Total non-metallic                                     248.1                     2,329
             minerals
            a: Excludes small-scale gold mines; b: Volume for gold and silver is in tonnes.
            kt = thousand tonnes
            Source: Mines and Geosciences Bureau 2005c.


D. MINERALS TRADE
   The bulk of metallic minerals produced in the Philippines is destined for export markets.
The overall contribution of the mining industry to total exports has decreased steadily from
around 20% in the early 1980s to 2.1% in 2004, with a value of US$817 million in that year
(Table 8.3).
   Copper concentrates, copper metal and gold have traditionally contributed most to
minerals exports. However, with the significant decline in copper production, exports of
copper concentrates have also fallen substantially over the past decades.

                Table 8.3: Exports of Key Minerals from the Philippines, 2004
                                                             Volume              Valuea
                                                                   kt       US$ million
                          Copper concentrate                      27                  14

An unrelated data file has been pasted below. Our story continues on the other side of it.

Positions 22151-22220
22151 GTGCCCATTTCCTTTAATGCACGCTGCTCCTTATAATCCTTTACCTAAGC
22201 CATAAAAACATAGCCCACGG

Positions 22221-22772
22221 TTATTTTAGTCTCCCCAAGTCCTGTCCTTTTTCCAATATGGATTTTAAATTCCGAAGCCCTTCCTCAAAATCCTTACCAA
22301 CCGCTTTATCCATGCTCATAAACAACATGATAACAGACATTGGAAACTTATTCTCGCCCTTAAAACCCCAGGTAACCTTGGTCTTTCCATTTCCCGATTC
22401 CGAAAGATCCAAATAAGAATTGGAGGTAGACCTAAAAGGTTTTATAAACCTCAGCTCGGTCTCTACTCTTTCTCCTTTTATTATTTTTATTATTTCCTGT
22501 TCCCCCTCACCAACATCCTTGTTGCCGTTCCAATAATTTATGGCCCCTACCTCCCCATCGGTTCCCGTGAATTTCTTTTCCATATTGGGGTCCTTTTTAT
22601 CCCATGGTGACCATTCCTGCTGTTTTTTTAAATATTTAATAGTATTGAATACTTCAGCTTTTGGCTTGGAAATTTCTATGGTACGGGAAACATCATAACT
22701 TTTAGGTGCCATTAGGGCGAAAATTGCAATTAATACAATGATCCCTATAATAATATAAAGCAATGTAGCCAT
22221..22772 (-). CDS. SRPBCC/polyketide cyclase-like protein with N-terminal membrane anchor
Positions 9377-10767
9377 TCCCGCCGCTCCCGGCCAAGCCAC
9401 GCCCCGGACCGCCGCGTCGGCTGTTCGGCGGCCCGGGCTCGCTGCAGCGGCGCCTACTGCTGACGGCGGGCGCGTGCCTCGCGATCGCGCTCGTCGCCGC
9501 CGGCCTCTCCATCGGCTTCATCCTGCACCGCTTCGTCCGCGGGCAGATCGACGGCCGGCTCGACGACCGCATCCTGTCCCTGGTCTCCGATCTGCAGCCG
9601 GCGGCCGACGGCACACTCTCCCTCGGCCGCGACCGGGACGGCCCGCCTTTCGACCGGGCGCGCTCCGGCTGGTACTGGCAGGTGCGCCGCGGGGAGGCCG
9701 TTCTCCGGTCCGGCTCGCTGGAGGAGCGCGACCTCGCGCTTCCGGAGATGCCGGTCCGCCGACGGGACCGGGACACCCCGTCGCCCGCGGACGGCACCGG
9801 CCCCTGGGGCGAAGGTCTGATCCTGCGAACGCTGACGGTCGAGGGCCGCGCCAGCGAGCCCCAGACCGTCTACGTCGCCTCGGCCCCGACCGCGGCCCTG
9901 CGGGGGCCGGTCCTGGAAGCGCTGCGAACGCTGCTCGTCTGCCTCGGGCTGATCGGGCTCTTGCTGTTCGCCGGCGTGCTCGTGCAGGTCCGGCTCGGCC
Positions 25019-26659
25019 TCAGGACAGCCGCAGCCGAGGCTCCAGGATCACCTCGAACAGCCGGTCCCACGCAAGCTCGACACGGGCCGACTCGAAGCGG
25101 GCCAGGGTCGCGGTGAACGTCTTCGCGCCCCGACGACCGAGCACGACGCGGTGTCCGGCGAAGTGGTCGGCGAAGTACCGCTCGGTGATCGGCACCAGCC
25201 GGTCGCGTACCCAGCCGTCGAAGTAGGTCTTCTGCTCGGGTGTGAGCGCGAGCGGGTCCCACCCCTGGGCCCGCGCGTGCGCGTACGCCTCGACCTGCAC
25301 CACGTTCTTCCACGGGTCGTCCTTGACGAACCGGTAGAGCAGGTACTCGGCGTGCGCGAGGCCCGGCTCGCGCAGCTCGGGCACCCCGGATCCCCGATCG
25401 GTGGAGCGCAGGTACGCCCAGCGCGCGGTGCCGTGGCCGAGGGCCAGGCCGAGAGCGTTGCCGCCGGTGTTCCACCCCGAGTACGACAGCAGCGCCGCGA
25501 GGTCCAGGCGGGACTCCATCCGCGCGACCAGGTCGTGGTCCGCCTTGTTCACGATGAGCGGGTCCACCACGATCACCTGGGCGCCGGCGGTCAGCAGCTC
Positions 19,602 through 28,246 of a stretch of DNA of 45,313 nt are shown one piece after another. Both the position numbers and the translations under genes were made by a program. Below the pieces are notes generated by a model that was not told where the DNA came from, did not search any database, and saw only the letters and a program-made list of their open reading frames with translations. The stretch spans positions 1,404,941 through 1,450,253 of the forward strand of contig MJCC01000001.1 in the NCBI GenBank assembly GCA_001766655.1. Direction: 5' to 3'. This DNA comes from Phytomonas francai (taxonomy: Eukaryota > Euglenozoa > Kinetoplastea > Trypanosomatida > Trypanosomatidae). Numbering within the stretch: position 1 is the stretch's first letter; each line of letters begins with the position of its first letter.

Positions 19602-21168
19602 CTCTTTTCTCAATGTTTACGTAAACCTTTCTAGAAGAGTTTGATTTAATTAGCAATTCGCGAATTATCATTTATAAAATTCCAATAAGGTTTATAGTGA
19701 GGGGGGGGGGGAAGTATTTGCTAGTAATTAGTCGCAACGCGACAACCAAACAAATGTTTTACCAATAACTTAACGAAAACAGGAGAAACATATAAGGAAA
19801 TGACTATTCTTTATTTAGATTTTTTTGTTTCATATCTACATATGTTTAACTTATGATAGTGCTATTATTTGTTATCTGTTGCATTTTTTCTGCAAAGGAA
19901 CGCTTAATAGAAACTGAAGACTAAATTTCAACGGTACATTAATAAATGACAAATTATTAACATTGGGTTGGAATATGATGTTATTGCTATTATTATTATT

Copper metal                           159                 411
                          Goldb                                  319                  69
                          Chromium ore                            79                    6
                          Iron ore agglomerates                4,556                  83
                          Otherc                                                     234
                          Total minerals exports                                     817
               a: Fob value; b: In tonnes; c: Includes nickel ores and concentrates, ferrous waste and scrap, non-
               ferrous base metal waste and scrap; ores and concentrates of precious metals (silver obtained
               from copper ore and concentrates; waste and scrap of precious metals).
               kt = thousand tonnes.
               Source: Bangko Sentral ng Pilipinas 2005.


    Japan continues to be the primary market for copper and nickel ores and concentrates
from the Philippines. Philippine Associated Smelting and Refining Corporation, the only
current copper producer, is involved in smelting the remaining copper concentrates into



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copper cathodes for export, again principally to Japan. Other export markets for minerals
include North America, Europe and China.


E. INVESTMENT IN THE MINERALS SECTOR
    The mining sector share of the value of total approved investments has fluctuated widely
over the past two decades. Between 2000 and 2003, mining generated around 3.5% of the
value of investment approvals in the Philippines, compared with more than 6% in the second